This event, hosted by UK think tank the IFS will examine how education spending can be best set to support levelling up and narrow inequalities.
The next few years are likely to be particularly challenging for schools, colleges, universities and nurseries. There have been significant squeezes on all areas of education spending over the last decade, which will only be partially unwound over the next few years. The pandemic has led most children to missing months of normal education, is likely to widen educational inequalities and has created acute financial challenges for some providers.
At the same time, the government has high ambitions for the education sector. One of the biggest themes of the government’s long-term policy agenda is ‘levelling up’ poorer regions of the country, with a heavy emphasis placed upon the role schools and colleges can play. Further education and skills have received particular attention, with a focus on improving the quality and take-up of technical qualifications and equalising funding for further and higher education qualifications.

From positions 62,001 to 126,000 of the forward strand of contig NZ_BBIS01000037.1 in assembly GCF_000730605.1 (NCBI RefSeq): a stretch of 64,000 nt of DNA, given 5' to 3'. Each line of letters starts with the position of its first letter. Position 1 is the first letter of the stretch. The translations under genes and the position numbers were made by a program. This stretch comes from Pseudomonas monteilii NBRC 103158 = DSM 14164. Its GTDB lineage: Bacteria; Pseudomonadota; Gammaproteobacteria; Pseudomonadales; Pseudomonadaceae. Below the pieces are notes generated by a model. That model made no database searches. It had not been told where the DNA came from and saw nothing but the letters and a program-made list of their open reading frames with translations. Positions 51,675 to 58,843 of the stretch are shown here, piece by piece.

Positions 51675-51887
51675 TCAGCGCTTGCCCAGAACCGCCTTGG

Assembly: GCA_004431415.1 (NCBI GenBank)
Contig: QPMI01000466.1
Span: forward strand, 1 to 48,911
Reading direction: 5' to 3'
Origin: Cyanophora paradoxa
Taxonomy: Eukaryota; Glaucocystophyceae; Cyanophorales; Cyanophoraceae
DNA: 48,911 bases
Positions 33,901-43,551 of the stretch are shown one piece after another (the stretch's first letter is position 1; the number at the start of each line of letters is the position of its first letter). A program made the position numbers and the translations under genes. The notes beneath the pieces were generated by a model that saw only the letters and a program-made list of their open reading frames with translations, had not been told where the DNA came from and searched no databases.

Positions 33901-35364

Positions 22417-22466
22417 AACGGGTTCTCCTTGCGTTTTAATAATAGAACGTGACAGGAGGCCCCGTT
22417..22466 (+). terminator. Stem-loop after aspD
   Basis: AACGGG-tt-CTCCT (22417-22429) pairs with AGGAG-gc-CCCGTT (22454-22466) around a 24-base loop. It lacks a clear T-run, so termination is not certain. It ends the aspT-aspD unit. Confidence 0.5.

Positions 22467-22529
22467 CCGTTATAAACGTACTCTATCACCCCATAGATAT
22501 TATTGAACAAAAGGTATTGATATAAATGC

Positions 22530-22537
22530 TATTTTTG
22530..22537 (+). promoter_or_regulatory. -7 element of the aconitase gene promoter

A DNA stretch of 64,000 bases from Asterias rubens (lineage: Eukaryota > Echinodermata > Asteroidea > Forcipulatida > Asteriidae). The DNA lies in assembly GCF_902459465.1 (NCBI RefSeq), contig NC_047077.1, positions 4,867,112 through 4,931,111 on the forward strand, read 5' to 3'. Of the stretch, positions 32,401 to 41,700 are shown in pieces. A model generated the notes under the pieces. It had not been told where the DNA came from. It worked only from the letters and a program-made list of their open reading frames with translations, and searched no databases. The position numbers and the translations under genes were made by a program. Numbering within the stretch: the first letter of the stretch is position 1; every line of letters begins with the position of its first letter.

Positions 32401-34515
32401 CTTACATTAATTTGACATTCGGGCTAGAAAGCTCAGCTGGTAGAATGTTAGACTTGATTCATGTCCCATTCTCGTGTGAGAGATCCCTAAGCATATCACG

At this event, we will examine how education spending can be best set to support levelling up and narrow inequalities. This includes both the level of spending, how it is distributed and how existing spending could be used better to support levelling up. This event coincides with the launch of our 2021 annual report on education spending in England, supported by the Nuffield Foundation.
Dr. Claire Crawford, Associate Professor at the Centre for Education Policy and Equalising Opportunity, UCL and Research Fellow at IFS
Sam Freedman, Senior Advisor to ARK Schools and Senior Fellow at the Institute for Government, former policy advisor at the Department for Education
Natalie Perera, Chief Executive of the Education Policy Institute
Luke Sibieta, Institute for Fiscal Studies
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